Research Paper Volume 12, Issue 6 pp 5048—5070

Using ESTIMATE algorithm to establish an 8-mRNA signature prognosis prediction system and identify immunocyte infiltration-related genes in Pancreatic adenocarcinoma

Zibo Meng 1, 2, *, , Dianyun Ren 1, 2, *, , Kun Zhang 3, *, , Jingyuan Zhao 1, 2, , Xin Jin 2, 4, , Heshui Wu 1, 2, ,

  • 1 Department of Pancreatic Surgery, Union Hospital, Tongji Medical College, Huazhong University of Science and Technology, Wuhan 430022, China
  • 2 Sino-German Laboratory of Personalized Medicine for Pancreatic Cancer, Union Hospital, Tongji Medical College, Huazhong University of Science and Technology, Wuhan 430022, China
  • 3 Department of Otorhinolaryngology-Head And Neck Surgery, Union Hospital, Tongji Medical College, Huazhong University of Science and Technology, Wuhan 430022, China
  • 4 Cancer Center, Union Hospital, Tongji Medical College, Huazhong University of Science and Technology, Wuhan 430022, China
* Equal Contribution

received: August 22, 2019 ; accepted: March 9, 2020 ; published: March 17, 2020 ;

https://doi.org/10.18632/aging.102931
How to Cite

Copyright © 2020 Meng et al. This is an open-access article distributed under the terms of the Creative Commons Attribution License (CC BY 3.0), which permits unrestricted use, distribution, and reproduction in any medium, provided the original author and source are credited.

Abstract

Objective: The tumour microenvironment is one of the significant factors driving the carcinogenesis of Pancreatic adenocarcinoma (PAAD). However, the underlying mechanism of how the tumour microenvironment impacts the prognosis of PAAD is not completely clear.

Results: The transcriptome and clinical data of 182 PAAD program cases were downloaded from the TCGA database. Three hundred thirty-three differentially expressed genes (DEGs) between high and low stromal groups and 314 DEGs between high and low immune score groups were identified using ESTIMATE score. Based on the 203 genes differentially expressed simultaneously in two score-related comparisons, we established an 8-mRNA signature to evaluate the prognosis of PAAD patients. Kaplan-Meier curves showed significantly worse survival for patients with high-risk scores in both the training and validation groups. The risk score was an independent prognostic factor and had a high predictive value for the prognosis of patients with PAAD. By searching the TCGA database, we showed that CA9, CXCL9, and GIMAP7 from the 8-mRNA signature were associated with the infiltration levels of immunocytes by regulating FOXO1 expression in PAAD.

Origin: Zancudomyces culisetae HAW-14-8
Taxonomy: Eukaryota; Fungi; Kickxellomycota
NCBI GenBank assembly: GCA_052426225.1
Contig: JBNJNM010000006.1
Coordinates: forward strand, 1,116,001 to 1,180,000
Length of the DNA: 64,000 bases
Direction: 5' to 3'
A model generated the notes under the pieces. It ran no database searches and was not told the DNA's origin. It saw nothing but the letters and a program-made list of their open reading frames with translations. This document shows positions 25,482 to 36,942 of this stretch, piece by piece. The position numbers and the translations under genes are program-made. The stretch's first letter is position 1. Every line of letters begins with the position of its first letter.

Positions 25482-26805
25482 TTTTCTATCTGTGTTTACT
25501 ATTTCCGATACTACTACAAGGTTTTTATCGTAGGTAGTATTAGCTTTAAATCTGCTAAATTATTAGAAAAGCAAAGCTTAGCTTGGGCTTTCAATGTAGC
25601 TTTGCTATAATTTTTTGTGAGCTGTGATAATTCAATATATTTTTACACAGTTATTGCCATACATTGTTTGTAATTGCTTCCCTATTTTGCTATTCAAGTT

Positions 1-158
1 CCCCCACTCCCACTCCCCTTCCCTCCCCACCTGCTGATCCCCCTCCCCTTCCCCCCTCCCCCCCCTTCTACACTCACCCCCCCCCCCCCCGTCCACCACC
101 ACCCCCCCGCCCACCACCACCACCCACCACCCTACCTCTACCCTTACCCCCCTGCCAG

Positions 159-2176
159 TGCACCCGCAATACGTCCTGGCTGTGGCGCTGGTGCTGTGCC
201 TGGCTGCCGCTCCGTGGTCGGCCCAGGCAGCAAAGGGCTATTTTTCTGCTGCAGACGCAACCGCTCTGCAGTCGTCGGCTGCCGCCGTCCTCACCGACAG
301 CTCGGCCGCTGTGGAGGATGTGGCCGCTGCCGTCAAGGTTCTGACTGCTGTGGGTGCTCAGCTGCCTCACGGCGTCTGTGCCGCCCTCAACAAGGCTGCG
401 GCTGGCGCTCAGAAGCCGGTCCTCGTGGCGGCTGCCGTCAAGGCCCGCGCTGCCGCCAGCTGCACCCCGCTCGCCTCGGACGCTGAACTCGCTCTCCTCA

Conclusions: Unlike traditional methods of screening for differential genes in cancer and healthy tissues, we constructed a novel 8-mRNA signature to predict the prognosis of PAAD patients by applying ESTIMATE scoring to RNA-seq-based transcriptome data. Most importantly, we identified CA9, CXCL9, and GIMAP7 from the above eight genes as regulators of immunocyte infiltration by adjusting the expression of FOXO1 in PAAD. Thus, CA9, CXCL9, and GIMAP7 might be the ideal targets of immune therapy of PAAD.

Methods: ESTIMATE scoring was used to determine the stromal and immune scores of transcriptome datasets downloaded from the TCGA database. An mRNA-based prognostic signature was built for the training cohort via the LASSO Cox regression model. The signature was verified using a validation cohort. Kaplan-Meier curves and log-rank analysis were used to identify survival differences. Western blot analysis and RT-qPCR analysis were carried out to analyze the expression of specific proteins and mRNAs. IHC was performed to assess the protein levels of Forkhead box-O 1 (FOXO1), Carbonic anhydrase 9 (CA9), C-X-C motif chemokine ligand 9 (CXCL9), and GTPase, IMAP family member 7 (GIMAP7) in the tissue microarray of PAAD.

Introduction

Pancreatic adenocarcinoma (PAAD) is one of the most devastating human malignant tumours in the world [1]. Because of its resistance to chemoradiotherapy and the trend of early metastasis, the 5-year survival rate of PAAD is less than 5% [2, 3]. Approximately 39,590 patients die of this disease in the United States yearly [4]. Besides, the morbidity and mortality rates of PAAD are ninth and sixth, respectively, among Malignant tumours in China, which shows a rapid growth pattern that matches the trend in other countries [5]. Thus, a better understanding of the pathogenesis of cancer and the exploration of more therapeutic strategies is imperative for improving the prognosis of PAAD patients.

Malignant solid tumour tissues consist of tumour cells, tumour-associated normal epithelial, vascular cells, immune cells, and stromal cells [6]. Cancer-associated fibroblasts, adipocytes, pericytes, mesenchymal stem cells, endothelial cells, lymphocytes, and extracellular matrix are components of a tumour microenvironment [7]. PAAD is characterized by an intense stromal desmoplastic reaction around cancer cells [8], which plays an essential role in tumorigenesis and drug resistance [9]. Therefore, the tumour microenvironment is one of the significant factors determining the prognosis of PAAD. However, the mechanism of how the tumour microenvironment engineers the carcinogenesis of PAAD is not entirely clear.